The invention relates to novel compounds, in particular to novel peptides, to compositions containing such compounds and to the use of such compounds in medicine.
The mechanism of the physiological regulation of energy balance in the body—food intake verses energy output—has been the subject of debate for many years. In a recent publication in Nature Y. Zhang et al, (Nature, 372, 425-431, 1994) suggest that one of the molecules which plays a key role in energy balance regulation is the ob protein. Zhang et al also report the cloning and sequencing of both mouse and human ob gene protein or leptin.
The structure of human leptin or (human ob protein) and its use in the modulation of body weight in animals is disclosed in United Kingdom Patent application Publication Number GB2292382. This application also discloses certain fragments of leptin which are also stated to be capable of modulating body weight.
Collins et al in Nature, Vol 380, page 677, 1996 disclose that the weight reducing properties of leptin may be accounted for by an enhancement of energy utilization as well as decreasing food uptake
We have now discovered certain novel fragments of leptin which surprisingly are indicated to modulate body weight substantially by means of enhancing energy utilization. These fragments are therefore considered to be of particular use in the treatment of nutritional and metabolic disorders, particularly obesity and diabetes.
Accordingly, in a first aspect, the present invention provides a peptide or a functional derivative, analogue or variant thereof, which modulates body weight, substantially be means of modulating energy utilisation.
Preferably the modulation of body weight is a reduction of body weight.
Preferably the modulation of energy utilisation is via an enhancement of energy utilization.
Preferably, the peptide is a fragment of an ob protein, especially human ob protein, or a functional derivative, analogue or variant thereof.
Hereinafter protein fragments (or peptides) will be referred to with reference to the amino acid sequence of human ob protein, using an analogous abbreviation to the following: ‘the protein fragment consisting of amino acid residues 1 to 6’ is abbreviated to ‘ob1-6’.
Particular peptides include ob21-26 (MVPIQK), ob27 -32 (VQDDTK), ob33-36 (TLIK) , ob37-41 (TIVTR), ob42-54 (INDISHTQSVSSK), ob55 -56 (QK), ob57-74 (VTGLDFIPGLHPILTLSK), ob93-105 (NVIQISNDLENLR), ob106-115 (DLLHVLAFSK), ob116-149 (SCHLPWASGLETLDSLGGVLEASGYSTEVVALSR) and ob150-167 (LQGSLQDMLWQLDLSPGC) especially ob57 -74 (VTGLDFIPGLHPILTLSK)
Suitably, the invention includes a peptide formed from any one or more of the aforementioned particular peptides.
Favourably, the invention includes a peptide formed from any of two contiguous members of the aforementioned particular peptides.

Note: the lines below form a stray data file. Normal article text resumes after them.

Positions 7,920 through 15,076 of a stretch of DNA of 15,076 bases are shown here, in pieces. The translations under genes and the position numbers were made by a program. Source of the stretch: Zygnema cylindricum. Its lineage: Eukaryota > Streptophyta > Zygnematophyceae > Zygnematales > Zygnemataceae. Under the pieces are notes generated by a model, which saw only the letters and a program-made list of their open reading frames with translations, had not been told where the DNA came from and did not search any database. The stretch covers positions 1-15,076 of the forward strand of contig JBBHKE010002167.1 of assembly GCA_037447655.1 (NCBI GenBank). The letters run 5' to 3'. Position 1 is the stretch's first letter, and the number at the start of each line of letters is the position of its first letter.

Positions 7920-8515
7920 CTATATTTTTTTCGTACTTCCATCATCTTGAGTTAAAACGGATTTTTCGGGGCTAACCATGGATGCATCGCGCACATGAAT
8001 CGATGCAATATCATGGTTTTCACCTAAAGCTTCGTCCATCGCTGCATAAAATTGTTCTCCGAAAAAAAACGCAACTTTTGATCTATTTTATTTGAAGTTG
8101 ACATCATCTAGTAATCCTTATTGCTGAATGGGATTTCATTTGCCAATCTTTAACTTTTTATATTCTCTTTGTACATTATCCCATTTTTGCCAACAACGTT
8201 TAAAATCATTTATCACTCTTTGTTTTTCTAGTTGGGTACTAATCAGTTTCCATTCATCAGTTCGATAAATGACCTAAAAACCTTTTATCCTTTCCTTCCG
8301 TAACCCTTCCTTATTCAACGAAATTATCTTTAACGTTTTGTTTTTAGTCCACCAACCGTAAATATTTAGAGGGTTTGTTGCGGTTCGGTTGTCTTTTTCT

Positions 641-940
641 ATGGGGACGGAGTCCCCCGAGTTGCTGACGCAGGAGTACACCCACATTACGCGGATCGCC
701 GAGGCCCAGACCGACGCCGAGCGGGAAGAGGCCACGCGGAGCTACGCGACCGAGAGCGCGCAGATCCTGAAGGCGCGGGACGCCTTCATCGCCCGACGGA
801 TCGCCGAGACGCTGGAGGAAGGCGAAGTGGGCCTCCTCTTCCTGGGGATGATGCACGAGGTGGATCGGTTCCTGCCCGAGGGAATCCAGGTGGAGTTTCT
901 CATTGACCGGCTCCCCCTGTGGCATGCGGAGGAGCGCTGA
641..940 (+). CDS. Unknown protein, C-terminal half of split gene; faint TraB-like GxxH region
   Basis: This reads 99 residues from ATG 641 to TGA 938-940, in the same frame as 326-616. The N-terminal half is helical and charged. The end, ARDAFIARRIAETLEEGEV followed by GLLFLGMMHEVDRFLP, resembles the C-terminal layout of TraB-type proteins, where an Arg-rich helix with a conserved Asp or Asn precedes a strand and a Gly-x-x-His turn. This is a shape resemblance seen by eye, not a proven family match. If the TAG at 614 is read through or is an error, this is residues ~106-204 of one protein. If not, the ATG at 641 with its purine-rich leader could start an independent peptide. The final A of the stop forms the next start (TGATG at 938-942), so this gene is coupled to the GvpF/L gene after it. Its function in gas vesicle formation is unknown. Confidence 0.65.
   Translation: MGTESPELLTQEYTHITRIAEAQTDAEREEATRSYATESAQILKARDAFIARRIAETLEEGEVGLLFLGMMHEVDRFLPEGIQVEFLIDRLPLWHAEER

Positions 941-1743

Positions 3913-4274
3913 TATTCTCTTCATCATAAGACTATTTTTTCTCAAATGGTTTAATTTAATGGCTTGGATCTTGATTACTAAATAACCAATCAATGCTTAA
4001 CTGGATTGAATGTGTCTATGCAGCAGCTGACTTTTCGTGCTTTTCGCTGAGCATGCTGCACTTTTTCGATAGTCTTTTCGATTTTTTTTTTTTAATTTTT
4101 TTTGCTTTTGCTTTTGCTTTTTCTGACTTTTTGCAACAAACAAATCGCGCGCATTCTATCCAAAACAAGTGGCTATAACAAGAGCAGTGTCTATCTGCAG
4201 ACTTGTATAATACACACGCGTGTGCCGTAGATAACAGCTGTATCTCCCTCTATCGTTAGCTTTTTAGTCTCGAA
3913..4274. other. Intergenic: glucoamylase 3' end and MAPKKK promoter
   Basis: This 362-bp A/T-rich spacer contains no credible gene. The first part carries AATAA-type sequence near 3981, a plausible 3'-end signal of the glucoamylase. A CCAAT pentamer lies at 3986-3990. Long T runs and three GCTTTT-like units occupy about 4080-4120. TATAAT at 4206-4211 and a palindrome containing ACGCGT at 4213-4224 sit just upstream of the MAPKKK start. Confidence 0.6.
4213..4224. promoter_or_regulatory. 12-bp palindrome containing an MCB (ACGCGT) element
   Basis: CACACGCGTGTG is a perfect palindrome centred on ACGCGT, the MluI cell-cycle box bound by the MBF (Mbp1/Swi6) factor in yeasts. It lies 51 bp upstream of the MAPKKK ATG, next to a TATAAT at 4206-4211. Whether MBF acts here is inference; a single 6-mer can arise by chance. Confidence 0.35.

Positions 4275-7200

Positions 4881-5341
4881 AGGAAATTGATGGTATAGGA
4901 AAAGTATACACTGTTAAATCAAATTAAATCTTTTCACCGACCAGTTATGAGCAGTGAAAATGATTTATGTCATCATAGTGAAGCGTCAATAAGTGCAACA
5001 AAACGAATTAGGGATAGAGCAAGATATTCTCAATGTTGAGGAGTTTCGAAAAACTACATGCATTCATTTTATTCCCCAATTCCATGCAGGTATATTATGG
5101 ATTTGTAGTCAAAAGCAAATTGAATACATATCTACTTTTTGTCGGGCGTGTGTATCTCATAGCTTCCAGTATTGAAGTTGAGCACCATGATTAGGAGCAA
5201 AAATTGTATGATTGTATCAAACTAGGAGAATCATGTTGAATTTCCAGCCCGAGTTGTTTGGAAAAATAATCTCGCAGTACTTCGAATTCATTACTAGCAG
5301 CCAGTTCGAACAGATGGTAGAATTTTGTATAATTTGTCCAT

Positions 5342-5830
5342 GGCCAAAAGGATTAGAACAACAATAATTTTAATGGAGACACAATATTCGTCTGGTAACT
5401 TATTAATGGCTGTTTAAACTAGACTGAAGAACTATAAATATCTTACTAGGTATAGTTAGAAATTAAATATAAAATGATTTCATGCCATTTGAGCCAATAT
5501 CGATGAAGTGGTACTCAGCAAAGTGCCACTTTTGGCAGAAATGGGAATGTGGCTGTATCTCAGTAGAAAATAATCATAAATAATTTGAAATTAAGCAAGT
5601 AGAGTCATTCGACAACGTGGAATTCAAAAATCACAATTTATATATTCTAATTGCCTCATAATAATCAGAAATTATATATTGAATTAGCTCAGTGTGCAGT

As stated, the invention also extends to the functional derivatives, analogues and variants of the peptides mentioned herein:
Functional derivatives includes salts and solvates of the peptides mentioned herein and also the peptides of the invention chemically modified by the attachment of groups or moieties so as to improve the physical properties, such as stability, or the therapeutic properties, for example the pharmacokinetic properties, of the protein.
Functional analogues includes functionally analogous peptides wherein one or more amino acids of the peptides mentioned herein are replaced with alternative amino acids.
Alternative amino acids includes amino acids of alternative stereochemistry to the amino acids in ob protein.
Functional analogues also include small molecule agonists or antagonists of the peptides mentioned herein. Such compounds may be prepared and tested according to known procedures, for example those disclosed in GB2292382.
Salts include pharmaceutically acceptable salts, especially pharmaceutically acceptable acid addition salts.
Acid addition salts of the peptides are prepared in a standard manner in a suitable solvent from the parent compound and an excess of an acid, such as hydrochloric, hydrobromic, sulphuric, phosphoric, acetic, maleic, succinic, or methanesulphonic. The acetate salt form is especially useful. Certain of the compounds form inner salts or zwitterions which may be acceptable. Cationic salts are prepared by treating the parent compound with an excess of an alkaline reagent, such as a hydroxide, carbonate or alkoxide containing the appropriate cation. Cations such as Na+, K+, Ca2+ and NH4 + are examples of cations present in pharmaceutically acceptable salts.